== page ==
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Reading the green isn’t as difficult as it may appear, and yet very few amateur golfers read the greens. It is not only for professionals. If you want to improve your handicap, it starts on the putting green. I am sure every one of you has missed a putt because you misread the slope of the green. Maybe you should have hit the putt 3 ball lengths outside the cup instead of 2. We all make mistakes. The following Easy Golf Tip will give you examples how to properly read the green.
A very simple analogy to improve your green reading skills is to pretend you are dumping a bucket of water on the green. In order to find the slope of the green, just imagine which way the water would flow.
Once you determine the slope of the green, pick the line of your putt. Set the club square to the marking point, not the cup. Keep your feet perpendicular to the club face. You want to pretend you are hitting a straight putt to your marking point. It is important to treat all putts as straight putts.
Once you have your marking point and are set to hit the ball, find a closer marking point on the green about 2-3 feet in front of you. This will help minimize error over hitting a long distance putt.
The first thing anyone asks when playing golf is How far can you hit? In today’s world of golf it seems like power and distance prevails over accuracy. You see long ball hitting contests on TV and announcers only talk about how far Tiger Woods can hit the ball. So you’re tired of telling everyone you can only hit the ball 200 yards. It’s understandable that you want to improve your distance off the tee, after all, the tee shot is the first shot you take and it’s one that everyone will notice.
Contrary to popular physics laws, increased swing speed does not equal increased distance. When I learned how to play, I always followed Newton’s 2nd Law of Physics: acceleration x mass = force. It took me years to realize that the laws of physics don’t apply to golf. Tip number 1 to improving distance off the tee with your driver is to decrease swing speed.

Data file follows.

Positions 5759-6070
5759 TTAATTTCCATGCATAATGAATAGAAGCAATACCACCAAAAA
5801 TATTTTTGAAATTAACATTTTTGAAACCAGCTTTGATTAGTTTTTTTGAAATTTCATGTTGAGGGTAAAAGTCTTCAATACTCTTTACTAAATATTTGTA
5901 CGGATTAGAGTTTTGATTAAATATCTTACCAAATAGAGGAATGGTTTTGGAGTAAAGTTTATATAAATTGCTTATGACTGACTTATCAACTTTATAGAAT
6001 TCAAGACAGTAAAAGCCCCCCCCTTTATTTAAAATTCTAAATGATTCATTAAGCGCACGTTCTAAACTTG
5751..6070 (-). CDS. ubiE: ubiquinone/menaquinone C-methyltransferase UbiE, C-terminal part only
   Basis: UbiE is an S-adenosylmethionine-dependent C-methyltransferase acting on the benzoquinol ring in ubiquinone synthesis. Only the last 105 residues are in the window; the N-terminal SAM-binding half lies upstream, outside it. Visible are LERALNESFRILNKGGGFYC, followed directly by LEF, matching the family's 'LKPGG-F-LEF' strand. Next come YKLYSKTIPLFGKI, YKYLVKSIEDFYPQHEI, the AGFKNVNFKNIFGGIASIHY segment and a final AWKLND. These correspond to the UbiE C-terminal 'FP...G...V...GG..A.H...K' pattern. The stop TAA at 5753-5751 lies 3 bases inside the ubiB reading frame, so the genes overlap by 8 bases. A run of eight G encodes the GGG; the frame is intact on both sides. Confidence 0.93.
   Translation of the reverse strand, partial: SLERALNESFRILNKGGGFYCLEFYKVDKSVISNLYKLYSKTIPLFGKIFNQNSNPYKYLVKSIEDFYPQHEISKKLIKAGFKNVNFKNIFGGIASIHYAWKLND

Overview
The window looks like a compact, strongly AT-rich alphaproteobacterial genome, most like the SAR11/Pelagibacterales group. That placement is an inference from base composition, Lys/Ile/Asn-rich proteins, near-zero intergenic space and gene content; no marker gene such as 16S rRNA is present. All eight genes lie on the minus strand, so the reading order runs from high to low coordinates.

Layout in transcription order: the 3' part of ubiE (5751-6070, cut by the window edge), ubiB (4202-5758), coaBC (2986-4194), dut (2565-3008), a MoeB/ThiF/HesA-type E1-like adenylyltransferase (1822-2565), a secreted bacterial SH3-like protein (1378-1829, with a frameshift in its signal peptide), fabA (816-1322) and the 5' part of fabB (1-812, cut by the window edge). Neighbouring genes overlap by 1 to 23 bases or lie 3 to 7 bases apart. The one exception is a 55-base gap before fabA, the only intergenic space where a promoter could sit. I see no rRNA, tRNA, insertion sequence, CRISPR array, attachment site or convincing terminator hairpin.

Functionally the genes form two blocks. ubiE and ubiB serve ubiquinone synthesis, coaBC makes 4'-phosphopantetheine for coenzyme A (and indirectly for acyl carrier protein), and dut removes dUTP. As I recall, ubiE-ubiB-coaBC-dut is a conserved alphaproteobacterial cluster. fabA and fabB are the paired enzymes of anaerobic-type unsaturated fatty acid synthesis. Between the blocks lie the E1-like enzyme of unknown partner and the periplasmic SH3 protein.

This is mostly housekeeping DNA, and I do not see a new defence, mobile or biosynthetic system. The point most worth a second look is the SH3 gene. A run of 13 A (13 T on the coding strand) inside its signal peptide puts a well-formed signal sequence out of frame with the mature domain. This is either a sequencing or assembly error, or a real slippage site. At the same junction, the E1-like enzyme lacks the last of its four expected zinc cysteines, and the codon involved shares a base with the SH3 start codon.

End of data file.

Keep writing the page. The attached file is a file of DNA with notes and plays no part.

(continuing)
I first want to clarify that when I say decrease swing speed, I mean decrease the take away and the follow through. With a slower swing you leave less room for error because the club is not trying to play catch up with the rest of your body.
Professional golfers average a downward swing speed of over 100 mph, with most at around 110 mph. Tiger Woods swings the club 125 mph. Just because professionals do it, does not mean the average golfer should. They are professionals for a reason.
The typical golfer should maintain a club head speed of just below 100 mph. If you are unsure of your swing speed, you can usually go to a local pro shop and have it measured in a simulator.
After taking a slow back swing and you have the club set at the peak position, it is recommended that you swing the club faster than the backswing, just don’t try to kill the ball. Some of the common problems associated with increased swing speed are:
- Snapping the wrists
In conclusion, the number 1 Easy Golf Tip for increasing distance off the tee is to slow down your swing speed. I know it sounds ridiculous because it defies the laws of physics, but you have to trust the plan. Practice as often as you can with slowing the swing down. Take 2-3 practice swings before stepping up to the ball. Repeat the exact practice swing on the ball. Don’t try to kill the ball, it didn’t do anything to you.
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One of the most common questions an amateur golfer might have is, how do you hit a high draw with your fairway irons? Beginners are generally known for slicing the ball and hitting fades because they aren’t keeping their wrists straight in the take back, thus opening the club face on impact. To hit a high draw, it is much easier than it might sound. The following Easy Golf Tip will teach you an easy way to hit a draw.
The tip below is the easiest way for a beginner golfer to hit a draw. The benefit of hitting a draw is the added distance. The first step is to line up as if you are hitting a normal straight shot. Make sure to keep the club head square to the ball and the target. The second step is to aim your feet just right of the target a couple of degrees, probably 5-10 degrees. By aiming your feet to the right of the flag and keeping the club head square to the ball, you are closing your stance. This will put a draw on the ball.
Take a normal back swing and be sure to keep your head down. Rotate your body and follow through with the swing. If done properly, your ball with have a right to left draw while in flight.